I am not a technophobe or a luddite. Keeping up with changes in educational technology has always been part of the job. I began my career adding grades up long hand before moving to a hand held calculator and eventually a computer based grade handling system. When computer labs were installed for student use, I always found ways to incorporate this new tech into my lessons. Before the labs were built, we only had one or two computers in our classrooms so one had to find ways to rotate students through a few stations one or two at a time.
When Wikipedia was first unveiled, it was prone to spreading misinformation. As an ‘open source’, entries were often edited by people who didn’t do a great job checking their facts. I steered my students away from that source but over time, the fact checking improved. Up to my retirement in 2018, items students found on Wikipedia (and other sources) were still often wrong. I spent a lot of time teaching students how to verify facts and claims during my teaching years. When my later students already had the skills to use the technology at their disposal, the lessons became more about how to identify good sources and spot fraudulent material. It is so easy to access information today that we find ourselves overloaded by more data than we can actually absorb. Anyone who uses modern communication technology with students must spend time teaching them how to filter the good from the bad and the ugly (not to mention the ridiculous). If one believes everything they hear or see on a digital platform without a critical eye toward being scammed, then we are all in serious trouble.
Here is a timey example. As I was putting together the last paragraph, my phone rang and I got what was obviously a pre-recorded message: “Hi. This is Jacob. I forgot to mention one of the benefits that you are due in our last phone call. Please press 1 and we can discuss this valuable benefit that you will be missing out on.” Okay. I have never had a discussion with anyone by the name of Jacob about anything dealing with benefits for any program. The bait here is ‘the valuable benefit’ that I am missing out on. The scam alert sirens went off immediately when he didn’t identify what the benefit was or what company I supposedly had an earlier discussion with. They think I am old and confused enough to assume that I am indeed missing out on something of value if I don’t press 1 right now! These people disgust me to no end.
Communicating via misrepresentation and fabrication of the truth is vile. Targeting older folks who may not be so tech savvy is even worse. My father, the former detective, was well into his eighties when he got a call from my sister’s ‘daughter’. It was the typical, “Grandpa, we are on vacation in Florida and got a speeding ticket. We need $XXX to get our car out of impoundment and I am so scared.” Luckily my brother was handling the folk’s money affairs at the time because he saw through the scam instantly when dad called asking him for a money transfer to help out his stranded granddaughter. When dad couldn’t quite believe that someone would try to pull this kind of scam, brother Ron said, “Call Jessie and see if she is home.” A simple solution. Once he confirmed that it was a scam, my dad was alternately embarrassed and outraged that someone would target older folks. We assured him that these scams target anyone who scammers feel are vulnerable. He wasn’t the first and would surely not be the last person targeted by scammers.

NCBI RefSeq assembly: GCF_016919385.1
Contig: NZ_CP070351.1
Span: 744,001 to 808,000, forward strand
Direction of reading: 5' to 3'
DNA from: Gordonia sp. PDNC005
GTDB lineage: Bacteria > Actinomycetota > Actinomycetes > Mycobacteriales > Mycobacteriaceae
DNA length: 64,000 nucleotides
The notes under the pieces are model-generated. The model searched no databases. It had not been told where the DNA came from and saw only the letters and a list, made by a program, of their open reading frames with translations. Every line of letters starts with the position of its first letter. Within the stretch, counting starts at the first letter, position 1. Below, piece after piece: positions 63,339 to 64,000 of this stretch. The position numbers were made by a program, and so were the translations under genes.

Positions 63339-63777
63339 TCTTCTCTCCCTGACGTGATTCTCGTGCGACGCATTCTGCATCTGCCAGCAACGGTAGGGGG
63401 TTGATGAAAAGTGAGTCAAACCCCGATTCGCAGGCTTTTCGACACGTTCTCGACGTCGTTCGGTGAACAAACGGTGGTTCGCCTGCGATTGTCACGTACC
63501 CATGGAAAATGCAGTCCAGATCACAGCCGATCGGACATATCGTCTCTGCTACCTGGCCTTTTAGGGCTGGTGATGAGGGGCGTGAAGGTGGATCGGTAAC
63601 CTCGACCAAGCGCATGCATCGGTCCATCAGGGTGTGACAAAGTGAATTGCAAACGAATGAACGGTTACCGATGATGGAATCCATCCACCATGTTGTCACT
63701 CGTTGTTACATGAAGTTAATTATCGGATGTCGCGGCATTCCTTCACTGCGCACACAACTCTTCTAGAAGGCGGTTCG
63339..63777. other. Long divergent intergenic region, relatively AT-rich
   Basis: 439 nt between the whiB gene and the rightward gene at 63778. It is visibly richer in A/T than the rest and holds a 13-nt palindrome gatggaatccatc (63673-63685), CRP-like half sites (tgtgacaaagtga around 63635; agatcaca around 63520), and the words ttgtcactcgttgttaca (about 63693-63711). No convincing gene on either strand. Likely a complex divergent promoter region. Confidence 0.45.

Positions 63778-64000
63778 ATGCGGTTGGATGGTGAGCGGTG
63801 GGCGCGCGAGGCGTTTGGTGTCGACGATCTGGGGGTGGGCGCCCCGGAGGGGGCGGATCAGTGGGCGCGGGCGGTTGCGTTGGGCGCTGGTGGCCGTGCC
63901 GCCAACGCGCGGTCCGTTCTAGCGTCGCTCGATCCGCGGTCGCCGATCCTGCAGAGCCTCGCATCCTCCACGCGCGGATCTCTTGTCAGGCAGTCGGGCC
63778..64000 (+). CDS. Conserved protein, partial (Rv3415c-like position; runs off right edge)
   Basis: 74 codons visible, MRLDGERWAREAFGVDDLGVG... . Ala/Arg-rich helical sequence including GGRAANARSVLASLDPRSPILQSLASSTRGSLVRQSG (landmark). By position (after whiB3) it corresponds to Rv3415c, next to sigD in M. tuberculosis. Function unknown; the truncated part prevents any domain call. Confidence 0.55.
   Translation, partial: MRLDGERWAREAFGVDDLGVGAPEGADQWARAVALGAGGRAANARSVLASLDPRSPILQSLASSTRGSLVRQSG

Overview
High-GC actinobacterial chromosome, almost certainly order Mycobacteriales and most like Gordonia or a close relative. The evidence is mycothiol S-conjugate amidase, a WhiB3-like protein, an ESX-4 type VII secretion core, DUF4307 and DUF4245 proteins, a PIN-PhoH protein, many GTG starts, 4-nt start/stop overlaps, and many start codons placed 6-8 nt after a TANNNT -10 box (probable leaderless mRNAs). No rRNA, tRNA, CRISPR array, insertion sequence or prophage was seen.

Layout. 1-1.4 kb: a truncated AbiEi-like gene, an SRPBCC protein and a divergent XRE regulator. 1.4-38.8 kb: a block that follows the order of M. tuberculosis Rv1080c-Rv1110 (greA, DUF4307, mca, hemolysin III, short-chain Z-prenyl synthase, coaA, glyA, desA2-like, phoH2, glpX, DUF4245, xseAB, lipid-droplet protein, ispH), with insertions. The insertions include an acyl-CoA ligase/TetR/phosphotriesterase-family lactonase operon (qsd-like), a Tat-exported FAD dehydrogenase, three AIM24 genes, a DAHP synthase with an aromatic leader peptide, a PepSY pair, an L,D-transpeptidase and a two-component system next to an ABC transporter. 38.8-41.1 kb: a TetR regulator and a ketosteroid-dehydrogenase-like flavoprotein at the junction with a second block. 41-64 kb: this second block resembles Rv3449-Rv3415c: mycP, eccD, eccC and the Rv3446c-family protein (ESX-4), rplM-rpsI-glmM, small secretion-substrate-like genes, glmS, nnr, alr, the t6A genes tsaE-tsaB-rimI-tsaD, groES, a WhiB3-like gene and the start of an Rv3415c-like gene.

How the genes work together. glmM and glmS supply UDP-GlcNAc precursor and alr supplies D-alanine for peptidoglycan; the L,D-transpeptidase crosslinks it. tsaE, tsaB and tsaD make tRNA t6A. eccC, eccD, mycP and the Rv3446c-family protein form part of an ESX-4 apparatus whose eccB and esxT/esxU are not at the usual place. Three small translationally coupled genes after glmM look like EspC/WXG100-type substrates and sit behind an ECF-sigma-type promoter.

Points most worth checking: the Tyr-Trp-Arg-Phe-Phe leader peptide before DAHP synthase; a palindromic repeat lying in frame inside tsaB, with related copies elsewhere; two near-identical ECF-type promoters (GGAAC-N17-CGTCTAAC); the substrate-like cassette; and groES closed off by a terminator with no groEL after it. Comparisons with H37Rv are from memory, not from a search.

Again, I am not anti technology. I choose to not have a magic box in my home to do simple tasks for me just as I choose to not subscribe to Facebook, Twitter, or the like. If preferring to get my information from printed sources is old school, then I am old school. Do I use the internet and a cell phone for research and communication? Yes. Do I feel welded to it? No. My new phone is ‘smarter’ than the first computers I ever owned, but there are days that I don’t bother to turn it on.
Certainly I pay for not checking my email on a daily basis, especially when I am catching up with the stuff happening at WOAS-FM. As a retired volunteer who goes in periodically to keep things moving along, I find that my email will have somewhere between 100 and 200 messages waiting for me every two days. When I apply my own brand of filtering (“these need attention, these go straight to the trash”), it usually leaves me with 20 to 25 items that need to be dealt with. Do I break out in hives if I miss a message from two days ago? No. When my phone jangles as I am driving, do I feel the need to pick it up so I won’t miss something? Absolutely not!
There is danger in being part of this ‘need to know immediately’ age. Being distracted from an important task like ‘driving on public highways’ by this insane idea that communication devices need immediate attention can have deadly consequences. WOAS-FM has collected $6,000 in grants from Michigan’s ‘Strive 4 a Safer Drive’ program over the past six years. The local Public Service Campaign our student volunteers conduct is called ‘Don’t be Distracted’ and takes dead aim at those who insist on driving with their phone in hand. The fact that we have already been granted a S4SD grant for the seventh consecutive year tells us our work isn’t done.
Technology marches on, but in many ways, I kind of miss the days when we didn’t even have an answering machine. I believe my dad had the right idea: when we built the first version of our camp on Huron Bay, it had no phone. Dad waited until after he retired to put a phone in and that was only because he didn’t want to have us worry about them when they were there. It also made it easier to coordinate who was coming out to visit. He never did put in an answering machine there. I still have not embraced the idea that my brother has installed a dish antenna for TV and internet service at The Swamp. In all the years we spent vacationing there, we never worried about what we may have been missing back in the civilized world. I am firmly convinced that it would be good for the body, mind, and soul for everyone to take an ‘unplug the phone and computer’ vacation periodically. Try it and see if it lowers your blood pressure a couple of notches.
Top Piece Video: Led Zep offer their take on Communication . . . breakdown, that is!